The AND-gate 33 is used to determine when a requested bus cycle has been made available to the bus master. Its output, Bus Request Granted signal 50, will be activated when the Bus Acknowledge signal 34 is active, the Local Bus Request signal 32 is active, and the Bus Acknowledge signal has not been propagated to the next bus master in the daisy-chain, i.e., Not Bus Acknowledge Pass signal 35 is active. Issuance of the Bus Request Granted signal 50 allows the ring counter to continue from the wait state at the end of clock time PA. It is also used to block the propagation of the Bus Acknowledge signal 34 to the next bus master in the daisy-chain as shown by AND circuit 105.
Since signal 50 is used with AND circuit 105 to block passage of the Bus Acknowledge signal 34, it is necessary to prevent simultaneous or nearly simultaneous changes in the inputs to the AND-gate 33. As previously mentioned, a standard prior art approach to achieve this was to synchronize the Bus Acknowledge signal 34 to the internal clock. As noted earlier, this adds delay to the bus acknowledge response time. This embodiment of the invention avoids input delay by controlling gate 33 from the Not Bus Acknowledge Pass signal 35 (which is an output signal of latch 43, FIG. 3) instead of controlling entirely from the Bus Acknowledge signal 34 (which is an input signal).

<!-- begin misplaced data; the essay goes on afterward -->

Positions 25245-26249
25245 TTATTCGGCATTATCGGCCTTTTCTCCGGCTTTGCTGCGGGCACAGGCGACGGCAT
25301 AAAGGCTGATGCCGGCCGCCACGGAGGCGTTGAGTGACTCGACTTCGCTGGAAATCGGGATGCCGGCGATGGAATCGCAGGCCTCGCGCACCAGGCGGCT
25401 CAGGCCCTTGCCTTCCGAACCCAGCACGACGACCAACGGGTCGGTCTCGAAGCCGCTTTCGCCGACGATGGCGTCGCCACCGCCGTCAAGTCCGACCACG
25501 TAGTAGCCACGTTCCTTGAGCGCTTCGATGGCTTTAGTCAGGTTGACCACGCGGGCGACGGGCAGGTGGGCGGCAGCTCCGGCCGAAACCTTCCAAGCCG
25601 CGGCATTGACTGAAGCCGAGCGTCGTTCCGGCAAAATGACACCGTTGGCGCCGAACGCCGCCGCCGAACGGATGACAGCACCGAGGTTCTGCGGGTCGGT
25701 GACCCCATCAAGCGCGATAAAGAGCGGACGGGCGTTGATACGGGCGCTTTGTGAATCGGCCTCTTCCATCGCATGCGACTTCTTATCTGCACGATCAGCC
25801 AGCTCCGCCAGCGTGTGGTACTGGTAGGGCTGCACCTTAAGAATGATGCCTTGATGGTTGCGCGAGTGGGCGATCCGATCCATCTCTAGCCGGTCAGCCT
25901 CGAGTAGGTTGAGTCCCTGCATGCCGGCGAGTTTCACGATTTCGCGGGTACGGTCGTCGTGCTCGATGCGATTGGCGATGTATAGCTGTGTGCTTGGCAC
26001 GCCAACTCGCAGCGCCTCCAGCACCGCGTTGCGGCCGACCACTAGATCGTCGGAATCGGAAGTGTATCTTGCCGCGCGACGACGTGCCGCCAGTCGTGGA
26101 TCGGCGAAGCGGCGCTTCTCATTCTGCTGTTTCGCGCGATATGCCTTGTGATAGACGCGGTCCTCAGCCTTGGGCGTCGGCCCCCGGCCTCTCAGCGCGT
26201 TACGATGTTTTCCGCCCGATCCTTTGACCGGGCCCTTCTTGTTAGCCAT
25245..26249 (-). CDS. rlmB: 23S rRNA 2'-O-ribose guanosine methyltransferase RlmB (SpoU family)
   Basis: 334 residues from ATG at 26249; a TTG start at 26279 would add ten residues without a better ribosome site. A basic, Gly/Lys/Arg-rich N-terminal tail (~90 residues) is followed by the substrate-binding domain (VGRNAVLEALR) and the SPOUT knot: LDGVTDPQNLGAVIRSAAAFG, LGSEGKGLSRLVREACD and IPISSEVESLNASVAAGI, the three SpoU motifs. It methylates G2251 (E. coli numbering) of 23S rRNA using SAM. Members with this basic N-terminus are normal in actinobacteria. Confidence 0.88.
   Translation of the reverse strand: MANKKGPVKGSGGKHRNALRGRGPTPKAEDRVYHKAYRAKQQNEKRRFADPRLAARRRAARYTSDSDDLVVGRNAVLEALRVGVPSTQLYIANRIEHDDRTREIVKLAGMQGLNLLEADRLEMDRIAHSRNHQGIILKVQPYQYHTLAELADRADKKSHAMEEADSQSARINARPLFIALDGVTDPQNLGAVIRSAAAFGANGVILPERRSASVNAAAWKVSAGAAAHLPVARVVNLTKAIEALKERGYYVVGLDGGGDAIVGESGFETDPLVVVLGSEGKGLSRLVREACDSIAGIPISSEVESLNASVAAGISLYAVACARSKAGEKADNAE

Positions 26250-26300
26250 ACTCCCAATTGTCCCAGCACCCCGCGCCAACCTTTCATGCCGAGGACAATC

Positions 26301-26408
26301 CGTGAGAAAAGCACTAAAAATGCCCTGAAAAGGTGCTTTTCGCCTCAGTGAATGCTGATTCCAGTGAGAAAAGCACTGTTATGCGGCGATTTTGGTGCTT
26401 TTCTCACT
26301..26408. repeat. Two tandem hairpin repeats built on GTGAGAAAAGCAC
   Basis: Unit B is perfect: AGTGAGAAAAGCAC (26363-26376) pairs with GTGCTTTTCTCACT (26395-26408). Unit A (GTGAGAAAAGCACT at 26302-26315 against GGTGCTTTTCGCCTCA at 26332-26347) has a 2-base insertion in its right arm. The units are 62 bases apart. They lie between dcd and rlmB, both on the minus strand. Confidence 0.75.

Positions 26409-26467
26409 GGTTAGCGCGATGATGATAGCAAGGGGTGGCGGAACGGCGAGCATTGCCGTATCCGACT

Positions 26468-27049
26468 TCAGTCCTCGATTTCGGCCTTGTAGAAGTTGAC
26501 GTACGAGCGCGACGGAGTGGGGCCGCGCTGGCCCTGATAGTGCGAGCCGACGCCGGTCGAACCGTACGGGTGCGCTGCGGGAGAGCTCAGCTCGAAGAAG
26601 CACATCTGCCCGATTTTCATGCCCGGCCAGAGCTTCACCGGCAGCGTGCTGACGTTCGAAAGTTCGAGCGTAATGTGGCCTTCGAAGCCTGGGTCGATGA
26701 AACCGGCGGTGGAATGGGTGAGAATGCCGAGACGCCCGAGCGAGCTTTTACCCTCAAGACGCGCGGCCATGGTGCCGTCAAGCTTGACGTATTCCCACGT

During bus operation, when the local bus master does not have an active Local Bus Request, the Bus Acknowledge signal 34 is propagated through two stages of latches 42 and 43, FIG. 3, and sent on to the next bus master in the daisy-chain as a Bus Acknowledge Pass signal 44. In this case, the Block Latch Clock signal 40 is inactive and the 32 MHz square wave signal is used to clock the latches via the NAND-gate 41 and the Inverter 41A. During a cycle when the local bus master may need to make a bus request, the Block Latch Clock signal 40 is activated one clock pulse in advance of the point (timing signal PG) at which a stable input signal 35, is required by the internal logic to gate circuit 33. This block (provided by circuits 37 and 38) prevents additional clock pulses at the input to the latch 42. (The clock to the second latch continues.) Thus, the latch 42 stabilizes at a known level and is clocked into the second stage latch 43 before the Not Bus Acknowledge Pass signal 35 is used by the internal logic at gate 33. The stable state of the two latches 42 and 43 is kept unchanged by circuits 103 and 104 until the local logic has determined whether the bus cycle can be used by the local bus master and, if so, until appropriate internal states have been established.